It's the nature of the media business to take profits from the suffering of others, and coverage of the recent financial meltdown is no exception, helping to drive online traffic and (no doubt) newsstand sales. But the Wall Street Journal should be more discreet about its gloating, particularly given the newspaper will soon eject 50 of its own staff into the economic wilderness now home to the likes of Lehman Brothers. At least one Journal staffer was none too pleased to see an internal news item today headlined "Market Turmoil Provides Hook to Sell U.S. Journal in London." (It's reprinted in full after the jump.)

It's actually true, as the memo states, that there is "no better time" than the current Wall Street panic to hand-distribute copies of the Journal throughout London, thus advancing editor Robert Thomson's internationalist ambitions. But perhaps this observation could have been kept close to the vest.

The memo:

Read all about it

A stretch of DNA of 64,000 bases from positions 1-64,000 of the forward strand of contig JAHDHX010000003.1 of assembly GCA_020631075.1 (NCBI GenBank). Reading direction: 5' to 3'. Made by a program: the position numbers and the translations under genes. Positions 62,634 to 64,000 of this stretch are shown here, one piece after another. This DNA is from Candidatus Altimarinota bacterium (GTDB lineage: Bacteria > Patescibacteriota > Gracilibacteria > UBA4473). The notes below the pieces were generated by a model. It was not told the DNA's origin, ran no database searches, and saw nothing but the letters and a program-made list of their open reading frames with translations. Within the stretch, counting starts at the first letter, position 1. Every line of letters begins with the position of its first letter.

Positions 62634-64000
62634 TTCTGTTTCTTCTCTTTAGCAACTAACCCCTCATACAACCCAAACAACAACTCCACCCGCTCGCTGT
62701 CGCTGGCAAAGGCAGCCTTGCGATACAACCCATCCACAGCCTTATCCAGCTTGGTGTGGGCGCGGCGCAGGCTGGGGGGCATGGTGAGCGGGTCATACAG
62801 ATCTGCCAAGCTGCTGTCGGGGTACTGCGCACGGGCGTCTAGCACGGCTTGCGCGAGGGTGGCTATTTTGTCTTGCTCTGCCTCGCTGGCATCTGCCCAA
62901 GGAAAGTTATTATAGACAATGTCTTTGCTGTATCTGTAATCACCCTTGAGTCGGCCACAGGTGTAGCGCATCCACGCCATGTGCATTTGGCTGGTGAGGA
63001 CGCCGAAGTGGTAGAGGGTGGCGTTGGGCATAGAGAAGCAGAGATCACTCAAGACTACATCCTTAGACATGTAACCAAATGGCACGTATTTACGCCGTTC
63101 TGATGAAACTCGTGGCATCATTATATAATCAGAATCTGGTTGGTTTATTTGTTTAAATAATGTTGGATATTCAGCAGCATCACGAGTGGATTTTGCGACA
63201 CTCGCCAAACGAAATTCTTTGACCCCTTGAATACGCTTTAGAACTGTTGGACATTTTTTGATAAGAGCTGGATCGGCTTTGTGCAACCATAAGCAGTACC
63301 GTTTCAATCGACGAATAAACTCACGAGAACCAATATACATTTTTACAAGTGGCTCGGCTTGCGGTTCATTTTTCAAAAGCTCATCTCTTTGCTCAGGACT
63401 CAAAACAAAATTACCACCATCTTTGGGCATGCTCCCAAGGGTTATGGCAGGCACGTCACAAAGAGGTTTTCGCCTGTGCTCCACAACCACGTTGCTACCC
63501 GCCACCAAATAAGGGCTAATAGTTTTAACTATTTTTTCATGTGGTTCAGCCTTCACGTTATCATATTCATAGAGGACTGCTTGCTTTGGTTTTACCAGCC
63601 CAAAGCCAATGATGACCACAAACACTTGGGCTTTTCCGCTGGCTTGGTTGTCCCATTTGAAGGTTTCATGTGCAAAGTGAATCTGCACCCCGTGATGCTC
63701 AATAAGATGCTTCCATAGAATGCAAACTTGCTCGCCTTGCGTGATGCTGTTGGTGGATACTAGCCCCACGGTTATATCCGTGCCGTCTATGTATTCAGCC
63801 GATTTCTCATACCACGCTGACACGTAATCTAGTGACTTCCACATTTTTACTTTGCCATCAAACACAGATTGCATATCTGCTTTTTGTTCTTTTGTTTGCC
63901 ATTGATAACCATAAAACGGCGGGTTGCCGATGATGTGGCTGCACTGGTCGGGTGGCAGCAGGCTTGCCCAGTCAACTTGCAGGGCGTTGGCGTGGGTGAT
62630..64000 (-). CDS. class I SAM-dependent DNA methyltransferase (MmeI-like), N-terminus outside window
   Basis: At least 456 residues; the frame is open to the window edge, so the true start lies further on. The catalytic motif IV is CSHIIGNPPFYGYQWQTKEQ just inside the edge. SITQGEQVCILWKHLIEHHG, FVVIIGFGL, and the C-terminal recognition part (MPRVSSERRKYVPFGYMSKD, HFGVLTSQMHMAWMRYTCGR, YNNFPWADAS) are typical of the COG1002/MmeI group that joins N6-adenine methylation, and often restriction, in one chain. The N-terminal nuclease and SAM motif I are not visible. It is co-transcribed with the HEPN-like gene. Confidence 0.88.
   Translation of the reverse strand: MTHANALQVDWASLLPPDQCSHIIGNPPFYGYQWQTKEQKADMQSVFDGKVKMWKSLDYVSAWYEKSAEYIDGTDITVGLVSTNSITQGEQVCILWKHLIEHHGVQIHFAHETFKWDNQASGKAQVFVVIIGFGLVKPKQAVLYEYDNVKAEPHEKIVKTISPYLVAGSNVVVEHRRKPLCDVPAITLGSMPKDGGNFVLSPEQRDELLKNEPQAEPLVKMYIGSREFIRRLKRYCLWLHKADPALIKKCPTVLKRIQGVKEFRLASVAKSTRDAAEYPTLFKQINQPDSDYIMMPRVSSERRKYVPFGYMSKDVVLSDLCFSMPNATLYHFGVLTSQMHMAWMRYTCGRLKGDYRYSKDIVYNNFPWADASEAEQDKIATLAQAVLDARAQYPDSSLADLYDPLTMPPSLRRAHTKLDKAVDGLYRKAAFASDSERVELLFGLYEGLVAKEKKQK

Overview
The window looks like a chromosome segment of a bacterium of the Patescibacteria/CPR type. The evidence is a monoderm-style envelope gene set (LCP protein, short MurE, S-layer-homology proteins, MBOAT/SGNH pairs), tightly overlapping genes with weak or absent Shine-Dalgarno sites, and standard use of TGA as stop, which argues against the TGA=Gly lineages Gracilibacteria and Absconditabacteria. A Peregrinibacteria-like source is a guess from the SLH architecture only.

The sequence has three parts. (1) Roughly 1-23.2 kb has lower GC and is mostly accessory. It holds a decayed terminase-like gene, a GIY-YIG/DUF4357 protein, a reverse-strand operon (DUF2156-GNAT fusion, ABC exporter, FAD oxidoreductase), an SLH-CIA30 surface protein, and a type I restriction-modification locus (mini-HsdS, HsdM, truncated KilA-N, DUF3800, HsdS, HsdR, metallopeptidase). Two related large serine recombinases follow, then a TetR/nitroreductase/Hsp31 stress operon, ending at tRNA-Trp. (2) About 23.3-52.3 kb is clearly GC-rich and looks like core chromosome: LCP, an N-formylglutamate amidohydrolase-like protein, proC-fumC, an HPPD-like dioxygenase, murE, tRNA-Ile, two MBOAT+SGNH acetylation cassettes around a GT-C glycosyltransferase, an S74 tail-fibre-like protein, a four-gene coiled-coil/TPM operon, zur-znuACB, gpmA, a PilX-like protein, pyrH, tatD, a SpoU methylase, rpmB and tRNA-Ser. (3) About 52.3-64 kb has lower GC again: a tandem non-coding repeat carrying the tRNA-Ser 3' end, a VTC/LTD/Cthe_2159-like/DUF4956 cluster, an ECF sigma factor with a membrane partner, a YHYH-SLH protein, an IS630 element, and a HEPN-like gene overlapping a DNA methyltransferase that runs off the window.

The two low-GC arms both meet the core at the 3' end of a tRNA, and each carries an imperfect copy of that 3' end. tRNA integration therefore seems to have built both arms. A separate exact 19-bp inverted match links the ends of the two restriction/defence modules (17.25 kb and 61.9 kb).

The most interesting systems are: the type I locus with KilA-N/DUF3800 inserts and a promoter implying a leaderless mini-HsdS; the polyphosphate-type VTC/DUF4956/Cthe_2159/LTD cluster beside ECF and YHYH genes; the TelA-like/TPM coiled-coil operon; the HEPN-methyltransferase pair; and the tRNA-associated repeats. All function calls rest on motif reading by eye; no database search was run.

Market Turmoil Provides Hook to Sell U.S. Journal in London
September 17, 2008

The turmoil in the world's financial markets has provided strong copy and headlines for The Wall Street Journal.

So there was no better time to distribute copies of the U.S. edition - with its well-sourced, insightful and visually compelling coverage of the collapse of Lehman Brothers, Bank of America's acquisition of Merrill Lynch and AIG's scramble for cash – at key transit points in the City of London today.

A big thanks to volunteers Adam Ezro, Nilam Vekaria, Peter Jennings, Suhki Bhuta, Arash Hamrahian, Danni Smith and Etienne Bauvir who joined Anne Hogarth and me during the City rush hour yesterday morning to distribute nearly 1,500 copies of the paper, complete with retail vouchers and subscription offers.

Thanks also to Anne, Mike Elsas and Cedric Hamerlinck for the faultless organisation and execution at such short notice. Undoubtedly, the exercise has raised further awareness of the WSJ at a time when our coverage is in a class of its own.

Tim Lafferty
Director of product sales and marketing
Dow Jones Consumer Media Group EMEA

Our tipster's reaction:

I thought this piece of company news pasted below was especially crappy, given the gravity of the economy's teeter-totter and the fact that lives depend on the outcomes. Apparently the paper's reinvention involves cackling over the snapping bones and spirits of the very Wall Streeters who've given us our stories. Yayy capitalism journalismism.